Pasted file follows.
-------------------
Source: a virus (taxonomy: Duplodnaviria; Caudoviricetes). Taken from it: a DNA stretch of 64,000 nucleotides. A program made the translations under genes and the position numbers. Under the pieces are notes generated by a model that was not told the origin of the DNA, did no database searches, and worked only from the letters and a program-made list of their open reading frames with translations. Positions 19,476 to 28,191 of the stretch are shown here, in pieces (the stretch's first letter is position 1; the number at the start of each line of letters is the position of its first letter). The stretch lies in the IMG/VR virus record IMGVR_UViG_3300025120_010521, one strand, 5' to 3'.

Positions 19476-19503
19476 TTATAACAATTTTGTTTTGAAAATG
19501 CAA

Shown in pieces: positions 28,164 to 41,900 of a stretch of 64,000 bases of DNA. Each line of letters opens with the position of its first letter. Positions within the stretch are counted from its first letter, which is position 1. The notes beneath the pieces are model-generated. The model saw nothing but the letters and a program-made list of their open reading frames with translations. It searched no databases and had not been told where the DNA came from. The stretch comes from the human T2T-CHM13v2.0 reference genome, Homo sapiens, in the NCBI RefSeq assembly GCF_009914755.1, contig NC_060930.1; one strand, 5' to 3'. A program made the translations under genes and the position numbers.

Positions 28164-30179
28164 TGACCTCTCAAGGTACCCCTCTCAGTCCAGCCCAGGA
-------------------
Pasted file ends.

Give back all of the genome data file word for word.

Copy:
Source: a virus (taxonomy: Duplodnaviria; Caudoviricetes). Taken from it: a DNA stretch of 64,000 nucleotides. A program made the translations under genes and the position numbers. Under the pieces are notes generated by a model that was not told the origin of the DNA, did no database searches, and worked only from the letters and a program-made list of their open reading frames with translations. Positions 19,476 to 28,191 of the stretch are shown here, in pieces (the stretch's first letter is position 1; the number at the start of each line of letters is the position of its first letter). The stretch lies in the IMG/VR virus record IMGVR_UViG_3300025120_010521, one strand, 5' to 3'.

Positions 19476-19503
19476 TTATAACAATTTTGTTTTGAAAATG
19501 CAA

Shown in pieces: positions 28,164 to 41,900 of a stretch of 64,000 bases of DNA. Each line of letters opens with the position of its first letter. Positions within the stretch are counted from its first letter, which is position 1. The notes beneath the pieces are model-generated. The model saw nothing but the letters and a program-made list of their open reading frames with translations. It searched no databases and had not been told where the DNA came from. The stretch comes from the human T2T-CHM13v2.0 reference genome, Homo sapiens, in the NCBI RefSeq assembly GCF_009914755.1, contig NC_060930.1; one strand, 5' to 3'. A program made the translations under genes and the position numbers.

Positions 28164-30179
28164 TGACCTCTCAAGGTACCCCTCTCAGTCCAGCCCAGGA